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How can we integrate perception with action to allow robots to move smartly and assist humans in unexpected, every-day environments?
Future robotic systems will have to autonomously operate in unpredictable environments and to smoothly interact with humans. This requires the control of complex bodies with many degrees of freedom based on input from multimodal sensory systems.
CITEC unites research groups from biology, cognitive psychology, biomechanics, and robotics in order to endow robots with a so far unachieved level of motion intelligence, ranging from the planning and execution of goal-directed behavior to the functional recognition of objects and finally to the understanding of another agent's intentions.
What mechanisms enable artificial systems to understand and actively focus on what is important, to ignore irrelevant detail, and to share attention with humans?
In order to cope with the complexity of natural environments, a key capability of cognitive systems is to rapidly recognize what is relevant and to focus their processing resources accordingly. With regard to human-machine cooperation, the capability to infer and follow the focus of attention of the human user is a basic requirement for efficient team work. In human communication, maintaining a state of shared attention is heavily influenced by emotional and social feedback signals. Modeling similar signals with technical devices, such as animated robot heads, can create a new quality of human-machine interaction. Finally, the deeper understanding of the involved attentional and socio-emotional processes will be of importance to create systems that can exhibit team intelligence.
In order to cope with these questions, CITEC links empirical research including eye-tracking, EEG-analysis and experimental work in the behavioral sciences with engineering approaches. This combination allows the creation of artificial models to gain a better understanding of what is required to build attentive systems that aim to actively align their processing resources with their human partner. A connected goal is to make computers and robots more "social" by developing ways of making the state of such systems intuitively transparent to humans, utilizing natural channels such as facial or prosodic feedback or innovative graphical displays..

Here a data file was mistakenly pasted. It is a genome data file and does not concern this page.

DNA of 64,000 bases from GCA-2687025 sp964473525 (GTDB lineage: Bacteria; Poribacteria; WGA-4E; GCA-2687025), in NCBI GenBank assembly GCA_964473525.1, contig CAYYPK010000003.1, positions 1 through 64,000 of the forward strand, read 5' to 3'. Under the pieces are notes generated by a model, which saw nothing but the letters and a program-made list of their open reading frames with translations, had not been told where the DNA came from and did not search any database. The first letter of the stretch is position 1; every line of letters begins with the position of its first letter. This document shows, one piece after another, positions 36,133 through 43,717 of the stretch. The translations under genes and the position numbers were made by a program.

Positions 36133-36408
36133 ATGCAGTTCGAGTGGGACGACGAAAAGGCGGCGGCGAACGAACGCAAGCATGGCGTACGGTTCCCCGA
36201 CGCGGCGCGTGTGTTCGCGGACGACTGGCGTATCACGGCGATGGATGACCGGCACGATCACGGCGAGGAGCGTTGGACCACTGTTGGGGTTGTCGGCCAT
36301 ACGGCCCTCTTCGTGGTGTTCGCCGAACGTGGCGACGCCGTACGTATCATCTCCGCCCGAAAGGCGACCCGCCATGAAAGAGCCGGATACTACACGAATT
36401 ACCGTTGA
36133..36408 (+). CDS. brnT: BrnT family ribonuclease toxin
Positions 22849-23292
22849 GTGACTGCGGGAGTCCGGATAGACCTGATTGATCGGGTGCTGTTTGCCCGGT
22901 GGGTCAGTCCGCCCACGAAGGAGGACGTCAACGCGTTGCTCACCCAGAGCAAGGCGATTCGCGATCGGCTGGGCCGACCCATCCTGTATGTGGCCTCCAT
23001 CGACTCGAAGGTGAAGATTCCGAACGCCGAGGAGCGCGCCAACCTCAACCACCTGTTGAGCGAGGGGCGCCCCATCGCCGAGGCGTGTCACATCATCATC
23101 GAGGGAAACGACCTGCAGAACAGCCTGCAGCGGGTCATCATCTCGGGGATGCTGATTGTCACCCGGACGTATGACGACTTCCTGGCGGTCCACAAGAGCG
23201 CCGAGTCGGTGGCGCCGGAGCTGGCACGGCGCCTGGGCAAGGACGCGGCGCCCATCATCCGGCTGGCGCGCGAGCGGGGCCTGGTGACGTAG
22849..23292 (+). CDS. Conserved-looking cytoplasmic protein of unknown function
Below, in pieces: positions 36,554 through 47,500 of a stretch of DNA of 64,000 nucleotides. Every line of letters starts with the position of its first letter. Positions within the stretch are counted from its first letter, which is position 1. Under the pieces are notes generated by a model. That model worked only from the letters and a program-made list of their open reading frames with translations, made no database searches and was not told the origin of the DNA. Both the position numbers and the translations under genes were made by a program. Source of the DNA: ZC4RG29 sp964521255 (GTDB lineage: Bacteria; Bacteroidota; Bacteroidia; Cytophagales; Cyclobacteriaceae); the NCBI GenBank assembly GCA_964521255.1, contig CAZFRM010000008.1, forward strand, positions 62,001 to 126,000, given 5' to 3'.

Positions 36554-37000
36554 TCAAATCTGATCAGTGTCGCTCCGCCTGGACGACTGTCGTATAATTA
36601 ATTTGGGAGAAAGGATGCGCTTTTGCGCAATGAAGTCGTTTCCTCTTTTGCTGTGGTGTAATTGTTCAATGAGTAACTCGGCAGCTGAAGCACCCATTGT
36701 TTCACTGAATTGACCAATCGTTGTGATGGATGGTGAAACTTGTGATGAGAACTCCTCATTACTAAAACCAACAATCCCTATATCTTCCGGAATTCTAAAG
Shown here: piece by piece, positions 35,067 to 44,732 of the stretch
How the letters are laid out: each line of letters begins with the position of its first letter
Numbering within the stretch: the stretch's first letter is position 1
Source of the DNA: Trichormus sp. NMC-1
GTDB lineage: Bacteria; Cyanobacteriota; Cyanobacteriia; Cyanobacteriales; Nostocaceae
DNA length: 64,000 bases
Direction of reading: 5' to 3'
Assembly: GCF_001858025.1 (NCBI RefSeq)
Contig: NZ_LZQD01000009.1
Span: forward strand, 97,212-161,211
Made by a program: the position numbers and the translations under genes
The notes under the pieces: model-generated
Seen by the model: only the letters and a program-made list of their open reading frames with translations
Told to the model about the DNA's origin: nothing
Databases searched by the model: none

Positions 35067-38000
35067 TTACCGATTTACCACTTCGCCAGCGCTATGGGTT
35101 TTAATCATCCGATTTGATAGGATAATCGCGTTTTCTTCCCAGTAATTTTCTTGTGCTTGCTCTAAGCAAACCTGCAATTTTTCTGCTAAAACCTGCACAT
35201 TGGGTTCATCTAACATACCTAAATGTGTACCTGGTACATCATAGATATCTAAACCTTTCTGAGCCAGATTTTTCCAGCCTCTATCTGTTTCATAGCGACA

How can we coherently coordinate language, perception, and action so that cooperation between humans and technical systems takes place in natural efficiency?
Evolution has brought about human communication as the most efficient, robust, and flexible means of coordinating action between agents. In situated communication, humans may interact while exposed to time pressure, the bottleneck of the medium, and the uncertainty of available information, but nevertheless cooperatively achieve a huge variety of divergent actions.
Understanding the principles of communication as well as modeling and implementing them is a challenge that CITEC will tackle in a joint effort of linguists, psycholinguists, and computer scientists. Apart from offering a major step in adaptable, personalized human-computer interaction, this implies a more seamless integration of communicative building blocks of CIT ranging from augmented reality-based assistance devices to adaptive virtual agents in web technology.
Memory and Learning
What memory architectures enable a system to acquire, store and retrieve knowledge and to improve its capabilities through learning?
Memory joins perception with experience and allows cognitive processing to generate intelligent action. However, its technical design is still confronted with major problems. What type of memory architecture provides generality, versatility, and scalability? How can cognitivist and emergent system approaches contribute? And finally: what learning approaches enable an autonomously intelligent system to develop mental capabilities that allow it to solve unforeseen problems at the time of design?
CITEC explores multiple memory systems of biological brains in order to identify components and temporal attributes necessary and sufficient to realize a similarly organic memory function on a technical platform. It investigates advanced methods intended to establish and continuously maintain the linkage between conceptual and perceptual entities on the basis of "multimodal anchoring". As a new approach to learning, it transfers a novel teaching strategy derived from the communicative principles of parent-infant interaction. We expect a leap in the quality of the endowment of technical systems, as they become individually attuned to the specific life contexts of their human partners.
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